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Millikan's Oil-Drop Experiment: How Was The Charge Of The Electron Determined? [Review]

Updated: Aug 5

Author: Arpan Dey


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We all know that the charge of an electron, in Coulomb, is - 1.6 X 10^-19. But how was this charge determined?


Physicist Robert Millikan spread oil-drops over a plate with a tiny hole, and got them in an electric field and ionized them. The electrons present in that region got stuck on the oil-drops, and thus the oil-drops became charged. Calculating this charge, the charge of an electron could be determined.

Now, all the values present in the RHS are known. Millikan, on finding out the H.C.F. (Highest Common Factor) of different values of q that he obtained, found it to be approximately 1.5 X 10^-19 Coulomb, which he reasoned to be the magnitude of the charge of a single electron. The greater values, which were always multiples of 1.5 X 10^-19, indicated the presence of more than one electron.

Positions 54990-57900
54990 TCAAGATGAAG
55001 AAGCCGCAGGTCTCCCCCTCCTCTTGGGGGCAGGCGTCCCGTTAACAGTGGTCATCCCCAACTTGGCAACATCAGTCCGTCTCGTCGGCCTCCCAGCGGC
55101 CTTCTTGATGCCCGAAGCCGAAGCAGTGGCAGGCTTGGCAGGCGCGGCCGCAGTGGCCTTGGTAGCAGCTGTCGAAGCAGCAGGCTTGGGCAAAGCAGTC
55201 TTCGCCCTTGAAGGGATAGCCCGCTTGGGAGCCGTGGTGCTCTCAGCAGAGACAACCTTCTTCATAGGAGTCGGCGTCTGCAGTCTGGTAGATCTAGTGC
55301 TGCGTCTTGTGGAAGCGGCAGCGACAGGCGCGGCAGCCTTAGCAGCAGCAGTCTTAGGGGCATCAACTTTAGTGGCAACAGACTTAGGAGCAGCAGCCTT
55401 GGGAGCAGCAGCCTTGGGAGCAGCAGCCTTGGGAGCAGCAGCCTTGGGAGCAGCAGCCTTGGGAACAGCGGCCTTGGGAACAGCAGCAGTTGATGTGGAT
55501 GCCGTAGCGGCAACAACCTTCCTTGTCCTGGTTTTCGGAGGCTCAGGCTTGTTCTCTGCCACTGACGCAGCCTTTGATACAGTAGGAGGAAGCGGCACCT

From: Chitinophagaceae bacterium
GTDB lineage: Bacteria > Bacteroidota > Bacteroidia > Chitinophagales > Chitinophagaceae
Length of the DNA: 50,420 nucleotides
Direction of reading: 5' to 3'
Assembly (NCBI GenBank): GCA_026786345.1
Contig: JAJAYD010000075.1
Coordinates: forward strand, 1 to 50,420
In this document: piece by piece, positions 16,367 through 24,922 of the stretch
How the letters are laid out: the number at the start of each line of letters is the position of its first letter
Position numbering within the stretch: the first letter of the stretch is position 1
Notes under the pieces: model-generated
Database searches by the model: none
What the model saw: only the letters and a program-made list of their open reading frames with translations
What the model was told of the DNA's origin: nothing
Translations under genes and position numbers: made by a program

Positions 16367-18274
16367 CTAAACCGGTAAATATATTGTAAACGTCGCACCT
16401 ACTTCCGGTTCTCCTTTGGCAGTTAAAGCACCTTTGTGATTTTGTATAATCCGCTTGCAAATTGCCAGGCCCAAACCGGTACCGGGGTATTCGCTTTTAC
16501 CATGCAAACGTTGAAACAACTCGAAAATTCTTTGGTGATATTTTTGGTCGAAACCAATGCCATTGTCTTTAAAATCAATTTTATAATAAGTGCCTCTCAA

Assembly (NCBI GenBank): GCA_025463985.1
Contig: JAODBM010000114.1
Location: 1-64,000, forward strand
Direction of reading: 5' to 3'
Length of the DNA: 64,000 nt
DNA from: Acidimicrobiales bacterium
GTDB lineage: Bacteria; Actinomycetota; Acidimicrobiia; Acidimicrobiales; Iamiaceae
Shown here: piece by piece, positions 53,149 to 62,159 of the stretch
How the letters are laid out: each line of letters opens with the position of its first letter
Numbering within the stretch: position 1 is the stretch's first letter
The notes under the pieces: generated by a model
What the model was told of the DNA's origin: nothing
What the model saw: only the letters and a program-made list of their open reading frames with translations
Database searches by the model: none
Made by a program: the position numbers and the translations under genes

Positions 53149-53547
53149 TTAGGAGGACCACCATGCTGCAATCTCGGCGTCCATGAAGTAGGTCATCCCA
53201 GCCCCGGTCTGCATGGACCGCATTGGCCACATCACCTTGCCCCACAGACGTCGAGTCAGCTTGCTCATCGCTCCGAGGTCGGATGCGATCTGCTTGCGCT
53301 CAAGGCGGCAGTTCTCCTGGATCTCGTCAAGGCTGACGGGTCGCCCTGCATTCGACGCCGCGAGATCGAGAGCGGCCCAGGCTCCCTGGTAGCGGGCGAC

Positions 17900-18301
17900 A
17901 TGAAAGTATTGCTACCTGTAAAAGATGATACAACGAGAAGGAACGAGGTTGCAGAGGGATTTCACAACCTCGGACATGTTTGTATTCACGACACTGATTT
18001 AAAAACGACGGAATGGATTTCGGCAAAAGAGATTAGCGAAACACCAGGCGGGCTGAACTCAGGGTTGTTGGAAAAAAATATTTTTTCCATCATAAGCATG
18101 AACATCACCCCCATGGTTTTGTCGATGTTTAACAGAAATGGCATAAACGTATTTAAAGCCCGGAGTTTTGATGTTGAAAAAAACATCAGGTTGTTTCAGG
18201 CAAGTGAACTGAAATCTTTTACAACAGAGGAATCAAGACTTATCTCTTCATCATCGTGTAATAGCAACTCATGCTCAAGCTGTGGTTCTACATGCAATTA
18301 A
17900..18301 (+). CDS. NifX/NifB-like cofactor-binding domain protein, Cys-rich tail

As a final note, it should be noted that Millikan's original experiment was affected by confirmation bias, which is a psychological phenomenon (look it up if you're interested), and the actual charge of the electron is a bit higher than the value predicted by Millikan (1.6 X 10^-19). However, his experiment was undeniably ingenious.



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